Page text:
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Only One Makes Pledge to Civility

July 13, 2010

Mark DeMoss, a former advisor for Governor Mitt Romney’s 2008 presidential campaign, and Lanny J. Davis, a former aide to President Clinton, are taking on partisan politics one signature at a time.

Prior to Memorial Day, these two sent out a pledge to 585 elected officials. This pledge was not something as demanding as a “No New Tax Pledge” or “Energy Independence Pledge.” It asked for something much simpler and less charged: civility and respect in politics. As of today, only one politician has signed the pledge.

Partisanship and personal attacks have become the status quo in recent years. With politicians spending an increasing amount of time, money, and effort attacking their political adversaries, Americans have simply come to expect such behavior from their leaders.

Candidates running for Congress in 2010 have elevated the partisan rhetoric to a whole new level. In attempts to separate themselves from their national parties’ recent shortcomings and focus attention elsewhere, politicians are strategically bringing the bickering to the local level hoping that even with a lack of national confidence in their party, attack ads will help them win office. Some have called on the public to send in damaging footage of candidates while others have hired trackers with video cameras, leaving no stone unturned.

But many see such strategy as desperation. If you are trying to prove that you are more in touch with America on the issues that matter, using a Reverend Wright attack strategy usually doesn’t change opinion. The attacks go both ways; recently an ad came out attacking Sharron Angle while another came out attacking Nancy Pelosi. The American people are so constantly bombarded with negativity that the issues up for debate seem to be lost in the mayhem of scandal.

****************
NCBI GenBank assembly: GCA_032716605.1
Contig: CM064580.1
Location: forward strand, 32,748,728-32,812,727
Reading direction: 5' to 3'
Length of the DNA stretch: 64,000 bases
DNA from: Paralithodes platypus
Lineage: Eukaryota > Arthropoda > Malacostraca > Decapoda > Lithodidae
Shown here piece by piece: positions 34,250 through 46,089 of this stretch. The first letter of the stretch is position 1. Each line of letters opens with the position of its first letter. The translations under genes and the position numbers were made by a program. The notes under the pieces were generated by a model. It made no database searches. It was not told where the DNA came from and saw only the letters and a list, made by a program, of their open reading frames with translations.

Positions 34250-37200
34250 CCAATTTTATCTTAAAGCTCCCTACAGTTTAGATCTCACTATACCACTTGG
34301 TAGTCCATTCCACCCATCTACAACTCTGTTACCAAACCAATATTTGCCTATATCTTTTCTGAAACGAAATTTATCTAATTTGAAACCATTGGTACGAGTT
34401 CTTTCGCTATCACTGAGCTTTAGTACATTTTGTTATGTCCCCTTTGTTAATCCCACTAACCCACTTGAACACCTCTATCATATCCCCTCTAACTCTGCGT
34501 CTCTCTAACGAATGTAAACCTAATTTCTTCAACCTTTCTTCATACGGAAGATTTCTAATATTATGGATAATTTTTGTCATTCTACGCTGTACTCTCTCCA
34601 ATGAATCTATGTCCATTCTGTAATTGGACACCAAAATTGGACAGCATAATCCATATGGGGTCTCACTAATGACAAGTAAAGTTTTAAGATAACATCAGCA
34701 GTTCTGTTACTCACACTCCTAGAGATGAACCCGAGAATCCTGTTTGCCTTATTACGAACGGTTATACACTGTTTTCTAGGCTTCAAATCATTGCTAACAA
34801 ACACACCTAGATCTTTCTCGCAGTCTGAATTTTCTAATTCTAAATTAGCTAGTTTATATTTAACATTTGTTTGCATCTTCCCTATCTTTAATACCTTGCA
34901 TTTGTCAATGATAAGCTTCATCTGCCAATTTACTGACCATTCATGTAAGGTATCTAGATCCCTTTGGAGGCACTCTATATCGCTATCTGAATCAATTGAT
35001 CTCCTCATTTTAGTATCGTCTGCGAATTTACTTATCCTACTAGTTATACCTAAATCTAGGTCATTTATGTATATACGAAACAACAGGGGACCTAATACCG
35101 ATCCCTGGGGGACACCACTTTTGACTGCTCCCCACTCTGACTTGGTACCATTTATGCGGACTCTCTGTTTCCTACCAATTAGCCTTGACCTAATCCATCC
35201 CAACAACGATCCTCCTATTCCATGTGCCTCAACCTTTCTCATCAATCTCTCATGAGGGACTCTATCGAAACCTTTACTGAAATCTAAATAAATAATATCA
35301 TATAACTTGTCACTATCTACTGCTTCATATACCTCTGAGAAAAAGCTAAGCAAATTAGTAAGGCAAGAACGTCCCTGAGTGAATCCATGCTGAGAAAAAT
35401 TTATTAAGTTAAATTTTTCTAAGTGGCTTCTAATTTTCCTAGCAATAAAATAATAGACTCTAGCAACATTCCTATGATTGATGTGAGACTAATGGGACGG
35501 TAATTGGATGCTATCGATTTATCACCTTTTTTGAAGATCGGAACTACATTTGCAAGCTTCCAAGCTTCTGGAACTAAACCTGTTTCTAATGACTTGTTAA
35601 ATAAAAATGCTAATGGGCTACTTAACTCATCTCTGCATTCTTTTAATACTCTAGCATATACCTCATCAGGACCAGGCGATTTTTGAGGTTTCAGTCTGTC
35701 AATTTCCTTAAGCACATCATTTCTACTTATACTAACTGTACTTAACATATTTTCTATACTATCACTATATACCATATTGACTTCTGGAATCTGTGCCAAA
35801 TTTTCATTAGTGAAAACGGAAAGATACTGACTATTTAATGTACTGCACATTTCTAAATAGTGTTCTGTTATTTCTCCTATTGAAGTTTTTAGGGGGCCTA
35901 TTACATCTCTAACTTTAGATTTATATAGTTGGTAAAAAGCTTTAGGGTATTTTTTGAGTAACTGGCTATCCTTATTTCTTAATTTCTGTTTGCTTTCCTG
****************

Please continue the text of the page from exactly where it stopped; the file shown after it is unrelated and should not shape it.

Sometimes, mud slinging can work. In the 1964 Presidential Race, the infamous “Daisy Girl” ad demonstrating Goldwater’s “trigger-happy” reputation led to the near landslide victory of Lyndon Johnson. The Swift Boat scandal in the 2004 presidential race caused such a stir that the term “swift-boating” is now a generic term used to refer to any kind of negative advertising. In the 1994 U.S. Senate race in Virginia, tension between Oliver North and Chuck Robb escalated until the candidates themselves publicly called each other “liars.” These examples in American politics through the years demonstrate the undeniable tendency for candidates to throw each other under the bus in the heat of the campaign trail.

The politicization of the issues and elections creates great drama, but bad policy. America will prosper only through rational debate over the merits of politicians and policy. The polarization and partisanship among politicians today demonstrate the need now, more than ever, for our nation’s leaders to abandon their personal attacks and appeal to their integrity and expertise.

This lack of respect and civil communication within campaigns and legislatures is staggering and disheartening. According to the Allegheny College Civility Report, the American people want to see more civility in politics. If we stop responding to these tactics, perhaps politicians will react in turn. America needs a rebirth of civility. The time has come for us to demand it.

-Hannah Clark

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